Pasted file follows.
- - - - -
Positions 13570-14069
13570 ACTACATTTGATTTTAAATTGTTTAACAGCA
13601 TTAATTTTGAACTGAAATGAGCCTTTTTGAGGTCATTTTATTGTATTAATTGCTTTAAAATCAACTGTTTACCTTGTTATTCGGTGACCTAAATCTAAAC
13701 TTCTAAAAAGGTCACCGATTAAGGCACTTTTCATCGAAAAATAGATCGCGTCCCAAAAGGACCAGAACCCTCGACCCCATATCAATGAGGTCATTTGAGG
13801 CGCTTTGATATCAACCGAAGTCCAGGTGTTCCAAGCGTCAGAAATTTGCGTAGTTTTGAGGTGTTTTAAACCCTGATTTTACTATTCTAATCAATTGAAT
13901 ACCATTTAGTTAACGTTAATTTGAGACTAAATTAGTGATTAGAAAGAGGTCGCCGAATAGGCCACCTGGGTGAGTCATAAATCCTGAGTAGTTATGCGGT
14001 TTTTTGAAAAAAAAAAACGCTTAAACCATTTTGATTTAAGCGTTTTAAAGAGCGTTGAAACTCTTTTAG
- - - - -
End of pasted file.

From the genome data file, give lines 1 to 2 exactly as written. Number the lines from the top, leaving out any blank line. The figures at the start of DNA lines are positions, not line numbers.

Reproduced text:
Positions 13570-14069
13570 ACTACATTTGATTTTAAATTGTTTAACAGCA